2009© Kellie Stargaard. All Rights Reserved.

Monday, November 16, 2009

Aquinas Cabernet Sauvignon

Last week as the banana leaves were shredded due to Hurricane Ida’s passing by, we were forced to stay indoors; not because of any rain as that was much appreciated and needed in the Bay area but rather we may have been blown away, kind of how I feel about Aquinas Cabernet Sauvignon, blown away.

The wine is a deep rich red with plum hues. Aromas are full of ripe fruits, spice and oak. Flavors of cassis, coffee and black currant along with a lingering finish make this wine smooth and very easy drinking.

Aquinas is produced by Don Sebastiani & Sons who established the Three Loose Screws winery. Don Sebastiani and his family were profiled in the Green Acres review last week. Don along with sons Donny and August, run Three Loose Screws as well as The Other Guys winery. Three Loose Screws was established in 2004 and caters to upscale yet moderately priced wines while The Other Guys portfolio is focused on a direct and personal approach to the consumers and wine. The grapes used for Aquinas are grown in one of their Napa Valley vineyards.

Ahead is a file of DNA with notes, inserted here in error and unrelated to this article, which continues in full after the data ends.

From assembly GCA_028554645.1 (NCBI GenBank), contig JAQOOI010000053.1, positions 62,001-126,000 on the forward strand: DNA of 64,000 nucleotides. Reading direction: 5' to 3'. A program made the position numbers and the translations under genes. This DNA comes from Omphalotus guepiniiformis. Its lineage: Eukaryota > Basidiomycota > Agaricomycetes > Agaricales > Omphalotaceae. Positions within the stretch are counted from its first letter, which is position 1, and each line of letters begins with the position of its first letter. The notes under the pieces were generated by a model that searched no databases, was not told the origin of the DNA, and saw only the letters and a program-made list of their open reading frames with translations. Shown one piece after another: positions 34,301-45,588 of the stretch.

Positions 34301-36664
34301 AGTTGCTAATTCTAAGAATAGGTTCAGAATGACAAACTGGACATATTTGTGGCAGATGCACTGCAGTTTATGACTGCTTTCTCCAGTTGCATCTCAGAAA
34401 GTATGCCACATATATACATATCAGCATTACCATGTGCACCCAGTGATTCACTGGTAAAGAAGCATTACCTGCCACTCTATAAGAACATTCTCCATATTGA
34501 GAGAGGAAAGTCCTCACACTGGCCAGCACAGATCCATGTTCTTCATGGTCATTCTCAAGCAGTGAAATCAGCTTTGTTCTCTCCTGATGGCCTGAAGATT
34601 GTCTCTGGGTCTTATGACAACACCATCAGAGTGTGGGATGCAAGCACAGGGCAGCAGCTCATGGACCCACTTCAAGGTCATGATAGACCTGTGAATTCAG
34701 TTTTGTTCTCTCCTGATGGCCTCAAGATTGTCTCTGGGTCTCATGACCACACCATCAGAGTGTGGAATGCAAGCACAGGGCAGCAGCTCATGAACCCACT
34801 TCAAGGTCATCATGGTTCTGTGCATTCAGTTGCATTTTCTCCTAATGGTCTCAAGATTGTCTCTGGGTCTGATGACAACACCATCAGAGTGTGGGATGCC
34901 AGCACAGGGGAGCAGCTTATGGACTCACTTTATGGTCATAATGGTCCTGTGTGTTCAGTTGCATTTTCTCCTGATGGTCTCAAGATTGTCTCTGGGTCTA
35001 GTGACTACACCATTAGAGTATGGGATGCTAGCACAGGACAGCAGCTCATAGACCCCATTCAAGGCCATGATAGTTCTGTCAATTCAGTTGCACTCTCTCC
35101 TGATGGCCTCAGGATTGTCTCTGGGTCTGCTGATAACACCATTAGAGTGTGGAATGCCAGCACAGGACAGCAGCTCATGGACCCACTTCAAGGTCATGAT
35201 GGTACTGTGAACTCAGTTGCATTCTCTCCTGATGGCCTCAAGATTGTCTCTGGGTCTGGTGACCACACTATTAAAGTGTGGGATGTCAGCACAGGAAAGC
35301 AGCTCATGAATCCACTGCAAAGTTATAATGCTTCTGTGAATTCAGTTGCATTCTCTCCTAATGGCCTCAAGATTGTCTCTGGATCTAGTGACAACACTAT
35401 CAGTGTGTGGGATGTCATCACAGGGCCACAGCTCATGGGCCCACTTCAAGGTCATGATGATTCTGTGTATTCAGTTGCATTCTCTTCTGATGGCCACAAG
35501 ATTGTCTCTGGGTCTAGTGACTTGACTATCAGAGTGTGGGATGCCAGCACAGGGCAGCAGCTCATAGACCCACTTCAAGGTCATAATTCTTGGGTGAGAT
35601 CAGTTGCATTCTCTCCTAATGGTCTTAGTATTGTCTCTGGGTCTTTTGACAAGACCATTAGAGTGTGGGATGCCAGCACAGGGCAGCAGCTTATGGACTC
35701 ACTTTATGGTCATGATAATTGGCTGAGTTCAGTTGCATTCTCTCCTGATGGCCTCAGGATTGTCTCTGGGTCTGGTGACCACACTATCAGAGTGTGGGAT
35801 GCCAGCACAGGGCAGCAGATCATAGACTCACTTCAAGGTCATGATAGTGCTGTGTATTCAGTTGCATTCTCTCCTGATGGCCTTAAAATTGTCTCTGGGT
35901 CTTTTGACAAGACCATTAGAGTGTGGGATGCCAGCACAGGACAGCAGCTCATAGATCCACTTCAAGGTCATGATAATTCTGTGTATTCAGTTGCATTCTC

It was purely accidental that I selected this wine after just having written about the Sebastiani’s family and the demise of their 100 year old winery. The first two wines have been memorable and as I look at the Three Loose Screws portfolio, I notice I have another Don Sebastiani & Sons wine just waiting to be consumed. I’m truly looking forward to that tasting too.

This wine can be found at your local wine shop for around $8.99.

2009© Kellie Stargaard. All Rights Reserved.

Friday, November 13, 2009

Diabetes and red wine